Excess amounts of posionous gas found on our streets

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TWO of Magherafelt’s busiest streets have been declared Air Quality Management Areas after levels of a poisonous gas were found to be exceeding EU standards.

Recent tests carried out by the council at Church Street and King Street, which are both close to a number of homes and schools, showed high levels of nitrogen dioxide (NO2).

At last week’s Environmental Health meeting, councillors were told that a document entitled ‘Detailed Assessment for NO2 Levels on Church Street and King Street, Magherafelt September 2011’ was submitted to the Department of Environment “with the conclusion” that there was breach of the objective limit in this location.

It recommended that the Council should declare an Air Quality Management Area (AQMA) as required by legislation and the technical guidance.

The gas levels are being blamed on vehicle fumes, which build up in both areas daily.

The news has renewed calls for construction of a by-pass in the town, with representatives saying the problem will “only get worse” without one.

“A by-pass would solve this problem straight away,” said Environmental Officer Maurice Young.

“But there are small things that can be done to reduce these levels.”

Deputy Chair George Shiels added: “There is no doubt that this is good ammunition for getting a by-pass. Other areas such as Queen Street and Rainey Street probably have the same problem but probably not to the same degree because they are well ventilated by the Diamond.”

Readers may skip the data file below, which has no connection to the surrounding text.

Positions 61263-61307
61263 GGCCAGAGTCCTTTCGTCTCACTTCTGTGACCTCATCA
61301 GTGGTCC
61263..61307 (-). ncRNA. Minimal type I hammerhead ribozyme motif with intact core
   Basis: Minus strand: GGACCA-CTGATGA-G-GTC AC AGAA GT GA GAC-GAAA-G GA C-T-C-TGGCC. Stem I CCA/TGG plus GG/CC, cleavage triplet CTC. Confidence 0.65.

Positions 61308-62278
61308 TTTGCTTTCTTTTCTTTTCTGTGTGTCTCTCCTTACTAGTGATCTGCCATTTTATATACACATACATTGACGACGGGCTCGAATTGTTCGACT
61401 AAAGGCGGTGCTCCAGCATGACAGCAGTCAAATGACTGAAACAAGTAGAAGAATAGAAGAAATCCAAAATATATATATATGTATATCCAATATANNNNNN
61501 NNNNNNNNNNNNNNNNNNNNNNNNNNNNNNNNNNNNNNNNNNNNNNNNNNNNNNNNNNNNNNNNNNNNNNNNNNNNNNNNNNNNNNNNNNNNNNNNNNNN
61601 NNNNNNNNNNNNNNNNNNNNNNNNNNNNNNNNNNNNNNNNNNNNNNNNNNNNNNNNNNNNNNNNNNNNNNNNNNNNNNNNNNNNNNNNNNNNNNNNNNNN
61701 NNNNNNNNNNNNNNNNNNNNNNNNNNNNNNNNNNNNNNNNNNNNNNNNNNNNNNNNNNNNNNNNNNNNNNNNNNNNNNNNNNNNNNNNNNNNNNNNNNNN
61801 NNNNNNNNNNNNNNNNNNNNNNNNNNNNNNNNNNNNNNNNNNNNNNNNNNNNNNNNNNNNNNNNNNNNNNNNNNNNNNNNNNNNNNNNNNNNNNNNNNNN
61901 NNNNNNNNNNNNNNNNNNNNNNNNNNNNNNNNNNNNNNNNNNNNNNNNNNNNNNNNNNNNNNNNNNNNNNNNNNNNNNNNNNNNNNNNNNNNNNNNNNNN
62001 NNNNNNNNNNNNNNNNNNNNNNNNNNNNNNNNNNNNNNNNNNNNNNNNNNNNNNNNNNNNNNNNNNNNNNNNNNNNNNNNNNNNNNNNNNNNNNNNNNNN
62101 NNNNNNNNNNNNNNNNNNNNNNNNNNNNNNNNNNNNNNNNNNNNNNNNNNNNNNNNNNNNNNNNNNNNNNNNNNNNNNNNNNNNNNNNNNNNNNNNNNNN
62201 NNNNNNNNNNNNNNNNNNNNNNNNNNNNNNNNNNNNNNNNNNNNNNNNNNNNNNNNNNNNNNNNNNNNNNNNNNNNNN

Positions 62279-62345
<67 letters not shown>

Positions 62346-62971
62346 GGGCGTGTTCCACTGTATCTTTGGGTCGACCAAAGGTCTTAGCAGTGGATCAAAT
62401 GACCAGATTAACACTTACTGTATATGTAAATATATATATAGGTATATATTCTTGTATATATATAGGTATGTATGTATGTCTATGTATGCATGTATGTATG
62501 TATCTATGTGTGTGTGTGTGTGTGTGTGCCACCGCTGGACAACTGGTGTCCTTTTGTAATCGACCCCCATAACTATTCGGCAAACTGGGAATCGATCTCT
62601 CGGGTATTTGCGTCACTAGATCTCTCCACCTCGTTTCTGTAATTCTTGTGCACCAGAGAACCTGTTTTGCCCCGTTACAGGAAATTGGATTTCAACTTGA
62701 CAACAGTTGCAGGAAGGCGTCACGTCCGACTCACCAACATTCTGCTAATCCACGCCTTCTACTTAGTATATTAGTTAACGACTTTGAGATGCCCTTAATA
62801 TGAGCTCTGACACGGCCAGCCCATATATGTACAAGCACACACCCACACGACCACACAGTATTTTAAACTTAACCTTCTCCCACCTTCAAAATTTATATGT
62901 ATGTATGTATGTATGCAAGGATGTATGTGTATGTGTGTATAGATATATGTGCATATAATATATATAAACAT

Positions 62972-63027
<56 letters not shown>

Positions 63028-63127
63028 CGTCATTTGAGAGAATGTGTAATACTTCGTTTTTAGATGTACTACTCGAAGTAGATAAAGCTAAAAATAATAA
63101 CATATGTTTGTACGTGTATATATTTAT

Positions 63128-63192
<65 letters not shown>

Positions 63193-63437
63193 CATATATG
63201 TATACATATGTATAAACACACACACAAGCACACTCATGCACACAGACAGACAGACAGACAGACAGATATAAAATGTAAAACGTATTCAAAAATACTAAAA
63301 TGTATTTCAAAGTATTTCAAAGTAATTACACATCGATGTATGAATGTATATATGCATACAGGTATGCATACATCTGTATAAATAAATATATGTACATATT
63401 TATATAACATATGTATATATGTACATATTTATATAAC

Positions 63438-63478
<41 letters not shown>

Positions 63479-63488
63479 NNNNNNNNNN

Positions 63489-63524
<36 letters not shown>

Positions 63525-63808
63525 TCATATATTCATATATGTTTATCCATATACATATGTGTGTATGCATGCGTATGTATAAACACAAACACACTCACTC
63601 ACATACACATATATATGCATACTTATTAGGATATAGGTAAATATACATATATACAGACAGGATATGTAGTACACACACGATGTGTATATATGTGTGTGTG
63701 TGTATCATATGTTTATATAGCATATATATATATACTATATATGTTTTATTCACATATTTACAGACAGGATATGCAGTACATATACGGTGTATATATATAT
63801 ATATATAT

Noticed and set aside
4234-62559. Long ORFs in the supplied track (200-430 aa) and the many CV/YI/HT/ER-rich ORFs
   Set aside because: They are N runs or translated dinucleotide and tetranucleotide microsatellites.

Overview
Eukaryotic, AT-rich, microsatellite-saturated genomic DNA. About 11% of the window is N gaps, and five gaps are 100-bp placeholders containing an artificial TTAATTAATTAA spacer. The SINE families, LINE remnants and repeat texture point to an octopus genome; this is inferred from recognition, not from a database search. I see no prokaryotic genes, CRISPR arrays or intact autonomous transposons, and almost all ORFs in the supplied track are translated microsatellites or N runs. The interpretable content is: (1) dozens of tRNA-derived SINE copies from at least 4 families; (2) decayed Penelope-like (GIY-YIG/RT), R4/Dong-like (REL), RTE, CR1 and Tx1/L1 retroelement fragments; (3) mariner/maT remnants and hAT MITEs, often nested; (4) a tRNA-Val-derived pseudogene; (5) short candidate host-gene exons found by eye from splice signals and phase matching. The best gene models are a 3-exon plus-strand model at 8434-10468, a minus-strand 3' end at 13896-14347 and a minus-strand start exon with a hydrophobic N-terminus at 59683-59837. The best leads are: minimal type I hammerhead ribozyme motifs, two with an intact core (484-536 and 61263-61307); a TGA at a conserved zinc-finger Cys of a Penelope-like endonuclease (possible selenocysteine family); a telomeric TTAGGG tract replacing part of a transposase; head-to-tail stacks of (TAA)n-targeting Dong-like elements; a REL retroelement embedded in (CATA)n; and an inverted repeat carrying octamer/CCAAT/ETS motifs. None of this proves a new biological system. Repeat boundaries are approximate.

SDLP councillor Jim Campbell said: “This problem will not get any better. We have quite a lot of residents and school children in those areas so this needs to be managed very carefully.”

Council will now come up with an action plan aimed at reducing the levels on both streets. At present the Environmental Health Department currently measures nitrogen dioxide levels using diffusion tubes in both areas and will continue to do so to provide further data.

Within 12 months from the AQMA coming into force, a further assessment and action plan will be forwarded by Magherafelt Council to the Air and Environmental Quality Unit of the DOE.

Since December 1997 each local authority in the UK has been carrying out a review and assessment of air quality in their area.

This is the first time Magherafelt District Council has had to declare AQMA. It now joins 10 other district councils in the north who have had to closely monitor and manage areas where high levels of dangerous gases exist.